Drenched in woozy drawls, chiming acoustic guitars, and the familiar hiss of tape recording, the sophomore album from Bones and Jones is sunlit, daydream on a blue sky day. Bees kicks off with a familiar buzzing and immediately whisks you away through a collection of instant folk classic dipped psychedelic.
Like standing in a patch of smiling sunflowers, there is a pervading sense of uplift that fuses the album to its nucleus. Having supported The Murlocs, Twin Peaks, and The Nude Party, as well as tucked two solid albums safely under their belt, Bones and Jones are gearing up for a big 2020.
We caught up with Bones and Jones to get the inside scoop on their new album Bees
HAPPY: Hey! How’s it going? What are you up to at the moment?
TOM: Just crammed into a car at the moment going up the Hume!
HAPPY: Loving the new album Bees. It’s got an awesome lo-fi, ’60s vibe. How did you record it?
TOM: Thanks a lot guys! We tracked the beds at a secret location studio with Paul Maybury and then took the tracks to Nick Huggins and recorded some strings in an old church hall.
We did the rest of the overdubs in my studio and I progressively mixed it over a few months.
We are all really happy with how it came out sonically I think.
HAPPY: The art reminds me in a weird way of a middle European Heironymous Bosch painting. Who was the artist?
TOM: Willem Kingma does pretty much all our artwork, posters and videos.
He’s been a longtime collaborator and a really great friend of all of ours. His talent is endless.
HAPPY: What is the biggest change from your debut album Living Given?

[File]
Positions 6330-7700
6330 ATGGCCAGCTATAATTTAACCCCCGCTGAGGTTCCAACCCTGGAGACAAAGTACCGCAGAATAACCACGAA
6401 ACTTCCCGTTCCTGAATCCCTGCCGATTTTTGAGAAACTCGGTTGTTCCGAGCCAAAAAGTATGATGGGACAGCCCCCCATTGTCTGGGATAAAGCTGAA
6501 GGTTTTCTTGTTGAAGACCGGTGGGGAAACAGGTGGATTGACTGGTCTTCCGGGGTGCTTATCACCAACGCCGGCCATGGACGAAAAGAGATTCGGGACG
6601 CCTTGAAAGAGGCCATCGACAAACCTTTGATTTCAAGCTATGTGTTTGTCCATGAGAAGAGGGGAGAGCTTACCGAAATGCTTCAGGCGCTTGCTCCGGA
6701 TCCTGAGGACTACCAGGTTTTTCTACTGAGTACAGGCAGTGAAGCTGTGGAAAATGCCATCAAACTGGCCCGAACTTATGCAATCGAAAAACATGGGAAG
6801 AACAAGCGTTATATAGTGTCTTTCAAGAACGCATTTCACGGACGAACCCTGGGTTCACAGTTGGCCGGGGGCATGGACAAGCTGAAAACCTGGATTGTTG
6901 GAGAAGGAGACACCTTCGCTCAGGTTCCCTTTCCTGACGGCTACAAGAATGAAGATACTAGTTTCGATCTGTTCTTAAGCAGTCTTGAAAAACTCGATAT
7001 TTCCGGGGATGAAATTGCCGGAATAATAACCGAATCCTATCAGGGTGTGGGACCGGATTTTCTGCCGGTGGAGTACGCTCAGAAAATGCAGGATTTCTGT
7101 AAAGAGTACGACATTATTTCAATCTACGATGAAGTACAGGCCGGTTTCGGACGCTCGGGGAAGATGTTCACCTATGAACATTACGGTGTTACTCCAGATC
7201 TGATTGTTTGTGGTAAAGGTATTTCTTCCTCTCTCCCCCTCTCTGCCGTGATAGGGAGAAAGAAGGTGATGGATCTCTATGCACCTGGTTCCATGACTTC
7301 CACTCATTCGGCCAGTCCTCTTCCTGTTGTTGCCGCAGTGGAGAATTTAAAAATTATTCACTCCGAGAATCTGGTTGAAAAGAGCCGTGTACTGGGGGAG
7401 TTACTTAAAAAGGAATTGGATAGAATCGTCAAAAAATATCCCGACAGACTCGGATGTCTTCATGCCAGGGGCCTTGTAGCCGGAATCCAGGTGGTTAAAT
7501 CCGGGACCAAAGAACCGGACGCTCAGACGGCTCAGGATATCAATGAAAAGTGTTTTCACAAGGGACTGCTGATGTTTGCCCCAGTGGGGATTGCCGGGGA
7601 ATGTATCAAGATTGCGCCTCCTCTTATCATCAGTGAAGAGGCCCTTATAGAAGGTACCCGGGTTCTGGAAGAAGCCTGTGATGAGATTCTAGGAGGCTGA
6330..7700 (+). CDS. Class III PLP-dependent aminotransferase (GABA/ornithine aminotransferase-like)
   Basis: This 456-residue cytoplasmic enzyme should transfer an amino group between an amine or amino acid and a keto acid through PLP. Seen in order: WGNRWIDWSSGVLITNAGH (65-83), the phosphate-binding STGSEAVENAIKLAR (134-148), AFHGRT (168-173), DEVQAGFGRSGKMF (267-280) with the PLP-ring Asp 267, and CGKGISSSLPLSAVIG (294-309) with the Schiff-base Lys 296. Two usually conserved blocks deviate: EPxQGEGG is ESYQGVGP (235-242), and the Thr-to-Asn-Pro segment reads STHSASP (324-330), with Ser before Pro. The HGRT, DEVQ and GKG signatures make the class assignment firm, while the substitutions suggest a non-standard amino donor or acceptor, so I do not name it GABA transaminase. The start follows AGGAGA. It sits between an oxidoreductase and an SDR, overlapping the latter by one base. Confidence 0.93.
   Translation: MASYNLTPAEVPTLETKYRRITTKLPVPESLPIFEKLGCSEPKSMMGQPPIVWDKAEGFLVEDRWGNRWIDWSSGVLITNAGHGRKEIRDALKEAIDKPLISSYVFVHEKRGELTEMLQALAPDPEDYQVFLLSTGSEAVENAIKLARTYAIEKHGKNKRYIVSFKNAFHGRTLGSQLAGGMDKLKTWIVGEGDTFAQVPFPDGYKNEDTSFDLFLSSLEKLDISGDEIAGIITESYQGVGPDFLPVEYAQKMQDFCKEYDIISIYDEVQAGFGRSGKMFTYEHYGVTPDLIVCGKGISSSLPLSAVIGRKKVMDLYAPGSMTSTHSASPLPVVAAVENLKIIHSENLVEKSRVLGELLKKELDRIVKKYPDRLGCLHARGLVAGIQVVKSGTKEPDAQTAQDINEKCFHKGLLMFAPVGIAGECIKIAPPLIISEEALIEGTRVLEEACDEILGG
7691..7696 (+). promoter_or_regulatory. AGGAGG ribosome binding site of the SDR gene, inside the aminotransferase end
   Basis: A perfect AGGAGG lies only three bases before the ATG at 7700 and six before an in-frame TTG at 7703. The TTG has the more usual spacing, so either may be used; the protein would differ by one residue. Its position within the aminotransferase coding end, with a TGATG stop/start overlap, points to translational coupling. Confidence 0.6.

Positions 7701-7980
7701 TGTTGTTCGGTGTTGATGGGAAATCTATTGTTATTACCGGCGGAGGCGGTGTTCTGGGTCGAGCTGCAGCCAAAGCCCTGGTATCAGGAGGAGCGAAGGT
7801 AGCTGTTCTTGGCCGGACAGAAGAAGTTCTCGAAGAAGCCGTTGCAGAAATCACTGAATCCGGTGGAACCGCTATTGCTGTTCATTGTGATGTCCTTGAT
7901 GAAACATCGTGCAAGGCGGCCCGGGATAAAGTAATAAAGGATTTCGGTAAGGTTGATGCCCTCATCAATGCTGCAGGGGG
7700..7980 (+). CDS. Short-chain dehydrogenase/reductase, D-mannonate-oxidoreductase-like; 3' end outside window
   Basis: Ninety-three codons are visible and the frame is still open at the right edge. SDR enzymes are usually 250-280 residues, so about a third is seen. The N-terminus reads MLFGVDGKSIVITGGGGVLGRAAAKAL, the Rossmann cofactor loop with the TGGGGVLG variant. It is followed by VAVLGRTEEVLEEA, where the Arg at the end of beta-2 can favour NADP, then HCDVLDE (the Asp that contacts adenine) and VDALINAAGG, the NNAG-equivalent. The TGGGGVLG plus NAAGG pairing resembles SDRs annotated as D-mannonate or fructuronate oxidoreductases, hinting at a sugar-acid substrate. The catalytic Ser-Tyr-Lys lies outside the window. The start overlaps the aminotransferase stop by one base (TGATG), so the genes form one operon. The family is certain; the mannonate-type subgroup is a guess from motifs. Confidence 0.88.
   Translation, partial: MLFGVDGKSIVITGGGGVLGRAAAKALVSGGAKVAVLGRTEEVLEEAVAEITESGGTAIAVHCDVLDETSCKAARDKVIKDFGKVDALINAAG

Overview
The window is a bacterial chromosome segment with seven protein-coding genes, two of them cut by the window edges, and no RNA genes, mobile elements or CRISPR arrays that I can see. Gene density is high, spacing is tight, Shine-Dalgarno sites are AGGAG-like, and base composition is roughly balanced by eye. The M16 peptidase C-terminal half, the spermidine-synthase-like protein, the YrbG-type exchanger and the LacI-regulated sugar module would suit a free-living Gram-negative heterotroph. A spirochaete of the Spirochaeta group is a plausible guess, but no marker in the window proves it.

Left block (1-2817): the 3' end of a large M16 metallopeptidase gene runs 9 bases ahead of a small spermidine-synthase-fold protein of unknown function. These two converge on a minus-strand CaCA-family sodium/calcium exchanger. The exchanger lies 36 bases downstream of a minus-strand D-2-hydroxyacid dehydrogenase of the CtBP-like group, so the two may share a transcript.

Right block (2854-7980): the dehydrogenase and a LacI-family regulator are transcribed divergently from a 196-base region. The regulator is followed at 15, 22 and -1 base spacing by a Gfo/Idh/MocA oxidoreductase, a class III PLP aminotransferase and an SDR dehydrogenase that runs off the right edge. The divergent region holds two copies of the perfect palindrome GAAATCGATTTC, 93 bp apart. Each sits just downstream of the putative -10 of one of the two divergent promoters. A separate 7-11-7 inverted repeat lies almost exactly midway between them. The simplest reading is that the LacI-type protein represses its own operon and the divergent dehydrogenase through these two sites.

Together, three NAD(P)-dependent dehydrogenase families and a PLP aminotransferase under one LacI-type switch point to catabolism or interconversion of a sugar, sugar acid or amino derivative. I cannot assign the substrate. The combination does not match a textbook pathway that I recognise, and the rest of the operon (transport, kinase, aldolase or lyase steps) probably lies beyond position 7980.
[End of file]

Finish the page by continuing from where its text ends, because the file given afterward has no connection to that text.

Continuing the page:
TOM: We defiantly all worked on how we structured our songs, leaving enough space for strings and other tracks to be added whilst dubbing. Living Given was essentially a pretty live record and we were pretty keen to take a bit more time and allow ourselves the luxury of time to get everything right.
HAPPY: Were there any particular artists you were listening to that inspired Bees?
TOM: Can’t really remember! Whilst mixing I was listening to Revolver – The Beatles a lot, mostly to tune into how the strings are mixed in and where everything was sitting. That record is probably a big source of inspiration on all of us know I think about it.
TOM: Yeah! Looking forward to it. Last time we were in Sydney we were all freshly 18/19 and I forgot my shoes, unfortunately, none of us have the same foot size which made for a funny 3 weeks.
HAPPY: Any bands you’re particularly digging in Melbourne at the moment?
TOM: The list is always growing but at the moment Pollyman, Foggy Notion, Mr Teenage, Fenn Wilson and the Fillmores
HAPPY: There seems to a whimsical, jovial element to your songs and lyrics. Does that reflect your outlook on life?
TOM: Yeah I suppose, always go through ups and downs as does everyone, I think at the time of writing the record a lot of the Jovial elements and playfulness that comes across is us enjoying trying out new sounds and pushing each other a bit to get out of our little safe spots.
HAPPY: Who is your ideal show if you could support any artist at any concert?
TOM: Rolling Stones when they toured Exile on Main st for me. I’m sure some of the boys will disagree haha
HAPPY: What’s coming up next?
TOM: Apart from the rest of the shows in support of Bees. I think we have tracking our next record at the forefront of our minds.
Bones and Jones are playing at the Malborough hotel tonight with Ultracrush – Thu 12 March. Event here.